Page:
David Bourget (Western Ontario)
David Chalmers (ANU, NYU)
Rafael De Clercq
Ezio Di Nucci
Jack Alan Reynolds
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Journal of Consciousness Studies 11 (1):10-33 (2002)
Participants were required to switch among randomly ordered tasks, and instructional cues were used to indicate which task to execute. In Experiments 1 and 2, the participants indicated their readiness for the task switch before they received the target stimulus; thus, each trial was associated with two primary dependent measures: (1) readiness time and (2) target reaction time. Slow readiness responses and instructions emphasizing high readiness were paradoxically accompanied by slow target reaction time. Moreover, the effect of task switching on readiness time was an order of magnitude smaller then the (objectively estimated) duration required for task preparation (Experiment 3). The results strongly suggest that participants have little conscious awareness of their preparedness and challenge commonly accepted assumptions concerning the role of consciousness in cognitive control.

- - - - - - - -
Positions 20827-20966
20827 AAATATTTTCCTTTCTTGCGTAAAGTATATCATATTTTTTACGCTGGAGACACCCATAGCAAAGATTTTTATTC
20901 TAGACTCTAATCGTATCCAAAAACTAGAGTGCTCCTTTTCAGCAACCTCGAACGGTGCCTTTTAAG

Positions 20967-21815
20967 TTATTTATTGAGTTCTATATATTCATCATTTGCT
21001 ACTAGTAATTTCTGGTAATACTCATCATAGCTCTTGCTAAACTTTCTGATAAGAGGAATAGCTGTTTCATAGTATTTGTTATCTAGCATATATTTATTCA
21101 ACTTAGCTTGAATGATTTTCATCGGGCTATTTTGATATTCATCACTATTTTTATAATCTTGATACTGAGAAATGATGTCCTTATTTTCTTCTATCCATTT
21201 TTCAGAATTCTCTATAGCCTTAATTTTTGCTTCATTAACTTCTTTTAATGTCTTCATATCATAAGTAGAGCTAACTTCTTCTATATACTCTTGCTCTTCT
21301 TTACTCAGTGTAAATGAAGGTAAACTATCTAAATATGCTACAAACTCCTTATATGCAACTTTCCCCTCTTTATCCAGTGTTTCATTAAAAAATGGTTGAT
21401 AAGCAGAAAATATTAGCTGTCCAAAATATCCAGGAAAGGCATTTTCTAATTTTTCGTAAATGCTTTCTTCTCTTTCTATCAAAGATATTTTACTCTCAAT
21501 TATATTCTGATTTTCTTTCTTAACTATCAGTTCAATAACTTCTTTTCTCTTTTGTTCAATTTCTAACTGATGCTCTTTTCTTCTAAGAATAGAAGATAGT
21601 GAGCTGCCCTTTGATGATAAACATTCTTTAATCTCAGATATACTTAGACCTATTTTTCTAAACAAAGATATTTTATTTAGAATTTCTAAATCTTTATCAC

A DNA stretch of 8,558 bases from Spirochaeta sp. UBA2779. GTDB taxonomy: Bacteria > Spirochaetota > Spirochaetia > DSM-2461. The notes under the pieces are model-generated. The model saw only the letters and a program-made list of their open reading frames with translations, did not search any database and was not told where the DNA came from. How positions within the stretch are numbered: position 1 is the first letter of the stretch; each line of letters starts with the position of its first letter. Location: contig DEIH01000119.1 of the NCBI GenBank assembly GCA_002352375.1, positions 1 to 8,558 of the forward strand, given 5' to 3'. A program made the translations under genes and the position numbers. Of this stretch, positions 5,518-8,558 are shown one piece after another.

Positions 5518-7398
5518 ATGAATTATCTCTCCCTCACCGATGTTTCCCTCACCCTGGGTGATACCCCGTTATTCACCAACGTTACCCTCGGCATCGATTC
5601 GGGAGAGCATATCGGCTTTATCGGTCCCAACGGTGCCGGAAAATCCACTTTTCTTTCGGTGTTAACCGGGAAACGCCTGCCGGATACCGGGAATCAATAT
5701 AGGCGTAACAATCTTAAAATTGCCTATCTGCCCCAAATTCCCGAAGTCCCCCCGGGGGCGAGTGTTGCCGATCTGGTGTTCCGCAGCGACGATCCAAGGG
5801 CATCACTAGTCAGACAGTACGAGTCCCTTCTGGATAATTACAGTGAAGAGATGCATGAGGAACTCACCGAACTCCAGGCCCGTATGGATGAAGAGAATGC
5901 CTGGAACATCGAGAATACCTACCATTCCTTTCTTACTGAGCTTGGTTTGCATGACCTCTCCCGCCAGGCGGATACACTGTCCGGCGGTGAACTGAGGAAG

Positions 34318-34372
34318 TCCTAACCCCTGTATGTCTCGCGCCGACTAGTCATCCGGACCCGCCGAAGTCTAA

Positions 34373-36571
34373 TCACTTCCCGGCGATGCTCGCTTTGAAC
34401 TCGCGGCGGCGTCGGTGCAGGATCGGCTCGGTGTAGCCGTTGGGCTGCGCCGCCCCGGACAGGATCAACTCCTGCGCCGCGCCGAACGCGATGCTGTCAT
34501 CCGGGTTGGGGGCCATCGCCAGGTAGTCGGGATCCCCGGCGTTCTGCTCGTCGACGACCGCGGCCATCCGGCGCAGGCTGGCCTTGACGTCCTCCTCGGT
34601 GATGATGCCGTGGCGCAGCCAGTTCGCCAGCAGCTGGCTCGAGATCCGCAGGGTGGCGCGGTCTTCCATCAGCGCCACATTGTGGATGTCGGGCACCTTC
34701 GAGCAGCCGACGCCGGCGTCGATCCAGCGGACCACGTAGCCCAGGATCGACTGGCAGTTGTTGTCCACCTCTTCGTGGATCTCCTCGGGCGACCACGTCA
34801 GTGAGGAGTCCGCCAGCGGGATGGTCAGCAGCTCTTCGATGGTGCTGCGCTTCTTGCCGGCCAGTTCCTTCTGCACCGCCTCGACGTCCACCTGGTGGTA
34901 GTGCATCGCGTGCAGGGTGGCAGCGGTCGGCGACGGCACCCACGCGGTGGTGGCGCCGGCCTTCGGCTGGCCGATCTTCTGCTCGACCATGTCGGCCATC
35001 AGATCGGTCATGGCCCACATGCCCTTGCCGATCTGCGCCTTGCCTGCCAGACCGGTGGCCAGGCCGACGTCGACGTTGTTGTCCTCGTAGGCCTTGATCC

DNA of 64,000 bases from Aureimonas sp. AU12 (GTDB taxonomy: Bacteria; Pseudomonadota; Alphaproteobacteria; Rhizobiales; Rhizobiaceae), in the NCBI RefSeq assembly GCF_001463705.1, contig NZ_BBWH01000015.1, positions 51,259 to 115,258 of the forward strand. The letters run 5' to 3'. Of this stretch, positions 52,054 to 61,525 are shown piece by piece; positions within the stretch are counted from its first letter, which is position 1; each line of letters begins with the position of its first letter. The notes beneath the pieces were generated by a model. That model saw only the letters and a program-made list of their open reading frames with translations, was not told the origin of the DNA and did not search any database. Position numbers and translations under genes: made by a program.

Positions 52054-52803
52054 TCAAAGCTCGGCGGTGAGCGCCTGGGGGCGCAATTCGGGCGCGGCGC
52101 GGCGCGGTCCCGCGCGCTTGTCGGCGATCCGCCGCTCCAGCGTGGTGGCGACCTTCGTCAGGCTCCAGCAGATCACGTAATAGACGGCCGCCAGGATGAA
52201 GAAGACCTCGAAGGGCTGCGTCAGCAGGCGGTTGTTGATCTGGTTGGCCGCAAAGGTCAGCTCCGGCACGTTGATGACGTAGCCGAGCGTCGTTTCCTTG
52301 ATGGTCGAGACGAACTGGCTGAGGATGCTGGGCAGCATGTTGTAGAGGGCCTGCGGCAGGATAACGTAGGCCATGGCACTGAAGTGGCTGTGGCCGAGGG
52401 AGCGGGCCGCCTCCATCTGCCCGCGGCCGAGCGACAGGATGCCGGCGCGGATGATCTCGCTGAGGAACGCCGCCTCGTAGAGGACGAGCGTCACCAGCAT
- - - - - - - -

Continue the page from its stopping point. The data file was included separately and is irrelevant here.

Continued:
|Keywords||*Cognitive Processes *Consciousness States *Reaction Time *Task Analysis|
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Citations of this work BETA
Lorenza S. Colzato, Roberta Sellaro, Iliana Samara, Matthijs Baas & Bernhard Hommel (2015). Meditation-Induced States Predict Attentional Control Over Time. Consciousness and Cognition 37:57-62.
Rico Fischer & Bernhard Hommel (2012). Deep Thinking Increases Task-Set Shielding and Reduces Shifting Flexibility in Dual-Task Performance. Cognition 123 (2):303-307.
Carlos González-García, Pío Tudela & María Ruz (2015). Unconscious Biases in Task Choices Depend on Conscious Expectations. Consciousness and Cognition 37:44-56.
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